Residential and building fires account for only 25% of fires nationwide according to the National Fire Protection Association (NFPA), yet these fires account for 83% of deaths and 77% of injuries from fires across the nation. Cooking, heating and smoking are common causes of residential and building fires.

NFPA recommends that you check your smoke alarms regularly to make sure they are working and develop and practice a home fire escape plan.
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1286629_happy_kid_2.jpgThe Massachusetts Department of Children and Families and Department of Public Health want to remind you that summertime carries special dangers for children. In a press release, they highlight three areas: windows, water, and cars.

In the summertime, we open our windows up, and children fall from open windows, sometimes to their death. A window screen creates a visual barrier that makes us feel like the window is safe, but a window screen is not strong enough to keep a child, even a toddler or a crawling baby from falling out. There are window guards you or your landlord can install, or you can open windows from the top, not the bottom.

Drowning is a leading cause of death for children in Massachusetts and nationwide. Kids can drown in shallow water as well as deep, in bathtubs, swimming pools, lakes and ponds, or the ocean. You must have your eye on small children in or near the water at all times, and even larger children should be supervised. If you have a swimming pool on your property, make sure there is a fence at least four feet high around it, with self-latching gates that are above the reach of children.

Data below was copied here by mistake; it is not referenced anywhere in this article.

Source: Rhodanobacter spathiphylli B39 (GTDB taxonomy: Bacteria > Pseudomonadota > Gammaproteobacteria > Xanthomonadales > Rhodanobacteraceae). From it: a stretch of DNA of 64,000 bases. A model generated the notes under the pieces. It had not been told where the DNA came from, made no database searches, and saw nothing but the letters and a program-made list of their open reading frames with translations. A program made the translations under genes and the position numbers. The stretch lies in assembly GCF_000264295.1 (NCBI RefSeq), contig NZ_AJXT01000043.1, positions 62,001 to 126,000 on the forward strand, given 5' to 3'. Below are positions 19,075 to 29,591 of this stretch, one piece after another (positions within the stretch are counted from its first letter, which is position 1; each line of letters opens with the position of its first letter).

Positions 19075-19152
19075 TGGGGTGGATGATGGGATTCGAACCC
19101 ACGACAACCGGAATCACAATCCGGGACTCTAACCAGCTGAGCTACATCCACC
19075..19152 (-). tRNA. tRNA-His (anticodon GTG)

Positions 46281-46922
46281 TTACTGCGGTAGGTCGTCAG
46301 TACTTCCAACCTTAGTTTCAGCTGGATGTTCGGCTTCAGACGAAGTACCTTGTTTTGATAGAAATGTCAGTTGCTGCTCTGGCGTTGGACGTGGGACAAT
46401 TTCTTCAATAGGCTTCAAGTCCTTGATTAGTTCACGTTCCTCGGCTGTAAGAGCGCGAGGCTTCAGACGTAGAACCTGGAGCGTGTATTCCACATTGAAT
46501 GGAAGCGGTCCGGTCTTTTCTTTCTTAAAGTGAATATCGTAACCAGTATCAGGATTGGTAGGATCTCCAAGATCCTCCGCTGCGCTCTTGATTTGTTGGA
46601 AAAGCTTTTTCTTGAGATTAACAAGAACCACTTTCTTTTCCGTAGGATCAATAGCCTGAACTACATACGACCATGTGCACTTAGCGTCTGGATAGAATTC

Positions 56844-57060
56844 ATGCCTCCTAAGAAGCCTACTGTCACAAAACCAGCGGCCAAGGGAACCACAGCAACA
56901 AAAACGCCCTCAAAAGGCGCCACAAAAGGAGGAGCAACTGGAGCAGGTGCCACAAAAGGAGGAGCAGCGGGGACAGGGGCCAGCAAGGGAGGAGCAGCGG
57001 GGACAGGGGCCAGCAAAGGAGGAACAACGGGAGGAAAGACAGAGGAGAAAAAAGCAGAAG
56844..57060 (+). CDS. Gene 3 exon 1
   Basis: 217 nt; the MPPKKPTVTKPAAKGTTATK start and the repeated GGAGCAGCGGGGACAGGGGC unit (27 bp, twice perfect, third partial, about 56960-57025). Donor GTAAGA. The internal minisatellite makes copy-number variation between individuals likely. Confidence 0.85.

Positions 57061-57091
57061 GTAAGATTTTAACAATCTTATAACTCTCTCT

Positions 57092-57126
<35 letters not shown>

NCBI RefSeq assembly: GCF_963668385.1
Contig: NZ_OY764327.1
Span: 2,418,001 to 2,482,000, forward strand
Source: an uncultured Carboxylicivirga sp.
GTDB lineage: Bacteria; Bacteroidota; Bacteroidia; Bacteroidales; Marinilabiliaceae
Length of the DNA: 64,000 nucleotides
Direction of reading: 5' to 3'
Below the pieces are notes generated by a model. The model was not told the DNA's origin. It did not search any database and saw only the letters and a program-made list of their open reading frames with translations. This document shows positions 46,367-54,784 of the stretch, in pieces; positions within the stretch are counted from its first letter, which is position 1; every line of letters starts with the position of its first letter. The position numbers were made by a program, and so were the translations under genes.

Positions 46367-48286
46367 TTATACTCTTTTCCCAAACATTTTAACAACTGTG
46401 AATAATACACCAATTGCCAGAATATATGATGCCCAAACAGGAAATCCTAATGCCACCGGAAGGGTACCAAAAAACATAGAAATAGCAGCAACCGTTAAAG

Cars are always dangerous, and you should always make sure children are not around moving vehicles or left unsupervised in cars that are running or have the keys in them. But summertime poses a special risk: overheated vehicles. Children should never be left alone in a car in the summertime. The National Highway Traffic Safety Administration (NHTSA) says that a car with the windows down 2″ in 80 degree weather can reach deadly heat levels in ten minutes.

We hope these tips will help you to do what you can to protect your children from harm. At KJC Law Firm, we are dedicated to making your life safer. By holding landlords, property owners, drivers or manufacturers responsible for the injuries they cause, we give them good reasons to act more responsibly and safely. And if you or your children are injured, we will help you to get proper compensation.